Taking nature’s cue to sow the first seeds of 2011

The earliest signs of new life are so so welcome at this time of year.  I have been peering anxiously at the bed where I planted snowdrops last spring and think that some may be starting to appear.  The crocuses in the front lawn have been glowing in the bright sunshine and daffodils are coming into bud.  Hooray!

In my perennial veggie patch the early signs of life are mostly amongst the onion family.  Garlic, Welsh onion, chives, wild garlic, three cornered leek, wild leek and possibly some others I have yet to identify are all starting to burst forth.   Some of these are teeny tiny seedlings, self sown in random spots.

We can never have too many onions for both cooking and for salads; and I am planning to maximise the amount I pick this year – as much as possible over as long a period as possible.  To do this I need to raise more plants so today I have made a start by sowing the left over seeds from last year.  The packets mostly say to plant outside in April which is probably what I did before, but if mother nature can germinate her seedlings in February in the open I don’t see why these won’t also have a reasonable chance.  Previously I have always dutifully followed the instructions on seed packets, believing that this would give the best results so we will see if my early sowings work or not.  And now I am off to order some more to sow another day.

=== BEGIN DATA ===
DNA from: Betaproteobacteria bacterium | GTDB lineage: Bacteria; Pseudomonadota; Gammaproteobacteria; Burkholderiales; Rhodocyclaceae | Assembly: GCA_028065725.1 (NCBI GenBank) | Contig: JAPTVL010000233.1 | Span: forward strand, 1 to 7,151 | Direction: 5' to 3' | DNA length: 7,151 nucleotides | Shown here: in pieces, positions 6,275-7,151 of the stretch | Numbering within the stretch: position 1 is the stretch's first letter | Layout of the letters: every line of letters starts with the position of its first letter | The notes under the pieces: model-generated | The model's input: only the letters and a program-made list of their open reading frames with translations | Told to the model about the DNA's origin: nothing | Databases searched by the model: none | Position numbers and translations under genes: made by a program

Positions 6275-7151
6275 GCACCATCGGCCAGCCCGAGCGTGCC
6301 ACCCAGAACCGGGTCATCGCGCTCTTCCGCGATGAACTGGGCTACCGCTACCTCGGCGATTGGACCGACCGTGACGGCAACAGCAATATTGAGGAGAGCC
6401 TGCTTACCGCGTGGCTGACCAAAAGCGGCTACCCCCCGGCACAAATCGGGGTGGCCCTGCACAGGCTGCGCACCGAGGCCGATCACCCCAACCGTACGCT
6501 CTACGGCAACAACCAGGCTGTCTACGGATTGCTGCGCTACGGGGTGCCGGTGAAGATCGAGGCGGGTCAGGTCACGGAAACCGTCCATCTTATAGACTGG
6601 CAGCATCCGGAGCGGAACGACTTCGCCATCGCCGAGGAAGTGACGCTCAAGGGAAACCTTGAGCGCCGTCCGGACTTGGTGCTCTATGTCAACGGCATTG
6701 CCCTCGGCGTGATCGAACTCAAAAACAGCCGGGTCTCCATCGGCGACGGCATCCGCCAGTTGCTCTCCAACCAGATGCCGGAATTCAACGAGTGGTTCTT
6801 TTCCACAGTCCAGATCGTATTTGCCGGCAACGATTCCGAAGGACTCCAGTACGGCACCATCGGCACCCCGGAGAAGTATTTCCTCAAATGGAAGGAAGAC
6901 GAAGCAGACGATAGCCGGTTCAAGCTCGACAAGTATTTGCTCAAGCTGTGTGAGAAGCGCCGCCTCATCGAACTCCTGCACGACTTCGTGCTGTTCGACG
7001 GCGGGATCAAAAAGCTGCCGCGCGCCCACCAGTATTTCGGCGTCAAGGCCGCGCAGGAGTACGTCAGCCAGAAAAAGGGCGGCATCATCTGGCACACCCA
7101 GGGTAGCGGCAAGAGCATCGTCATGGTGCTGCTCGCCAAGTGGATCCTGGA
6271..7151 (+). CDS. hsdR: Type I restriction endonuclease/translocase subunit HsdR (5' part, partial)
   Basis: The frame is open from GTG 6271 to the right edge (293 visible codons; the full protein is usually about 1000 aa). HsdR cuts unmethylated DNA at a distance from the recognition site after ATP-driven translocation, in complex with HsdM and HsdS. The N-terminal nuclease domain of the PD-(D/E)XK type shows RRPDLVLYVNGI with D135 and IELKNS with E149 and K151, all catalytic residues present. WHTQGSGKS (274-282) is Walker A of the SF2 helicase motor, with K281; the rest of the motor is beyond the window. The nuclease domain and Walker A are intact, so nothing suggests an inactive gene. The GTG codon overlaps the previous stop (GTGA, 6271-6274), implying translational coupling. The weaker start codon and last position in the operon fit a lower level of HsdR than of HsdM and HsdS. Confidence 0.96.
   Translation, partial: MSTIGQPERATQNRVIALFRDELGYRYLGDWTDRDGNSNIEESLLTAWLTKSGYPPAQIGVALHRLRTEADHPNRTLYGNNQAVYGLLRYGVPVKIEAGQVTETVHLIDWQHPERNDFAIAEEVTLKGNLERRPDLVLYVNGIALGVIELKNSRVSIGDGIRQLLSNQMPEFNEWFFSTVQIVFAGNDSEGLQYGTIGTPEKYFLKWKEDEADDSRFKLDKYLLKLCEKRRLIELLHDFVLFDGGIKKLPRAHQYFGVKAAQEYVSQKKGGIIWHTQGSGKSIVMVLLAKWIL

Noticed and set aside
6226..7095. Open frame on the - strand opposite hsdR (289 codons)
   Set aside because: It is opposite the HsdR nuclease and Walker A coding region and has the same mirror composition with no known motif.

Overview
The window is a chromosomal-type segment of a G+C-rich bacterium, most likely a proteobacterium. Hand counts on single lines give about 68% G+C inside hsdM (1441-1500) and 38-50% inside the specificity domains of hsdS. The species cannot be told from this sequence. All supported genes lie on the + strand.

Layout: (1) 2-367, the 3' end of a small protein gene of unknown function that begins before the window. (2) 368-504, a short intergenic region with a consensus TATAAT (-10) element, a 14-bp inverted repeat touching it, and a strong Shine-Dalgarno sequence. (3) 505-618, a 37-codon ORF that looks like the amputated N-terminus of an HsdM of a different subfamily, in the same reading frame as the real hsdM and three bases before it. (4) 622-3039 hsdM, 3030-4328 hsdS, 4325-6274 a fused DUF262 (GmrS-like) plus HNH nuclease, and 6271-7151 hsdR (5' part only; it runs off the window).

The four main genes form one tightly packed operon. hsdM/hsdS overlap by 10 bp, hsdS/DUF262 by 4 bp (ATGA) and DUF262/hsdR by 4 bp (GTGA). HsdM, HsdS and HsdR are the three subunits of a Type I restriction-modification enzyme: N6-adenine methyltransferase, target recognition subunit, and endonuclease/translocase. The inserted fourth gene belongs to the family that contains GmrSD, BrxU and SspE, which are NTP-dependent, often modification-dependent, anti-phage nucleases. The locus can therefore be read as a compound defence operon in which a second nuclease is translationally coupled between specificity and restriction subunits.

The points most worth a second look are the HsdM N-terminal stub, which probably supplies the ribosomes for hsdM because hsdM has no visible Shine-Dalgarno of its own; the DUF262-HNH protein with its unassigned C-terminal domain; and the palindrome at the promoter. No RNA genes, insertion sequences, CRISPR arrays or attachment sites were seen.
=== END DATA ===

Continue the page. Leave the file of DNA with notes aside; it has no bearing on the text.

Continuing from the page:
Principle: Everything the forest gardener does takes full account of the whole of the forest garden ecosystem – what has happened, what is happening and what they intend for the future.

About Anni Kelsey

I love forest gardens and forest gardening, nature, reading and everything good about being alive. I have written two books - the garden of equal delights (2020) - about the principles and practice of forest gardening; and Edible Perennial Gardening (2014) - about growing perennial vegetables in polycultures, which is basically forest gardening concentrating on the lower layers.
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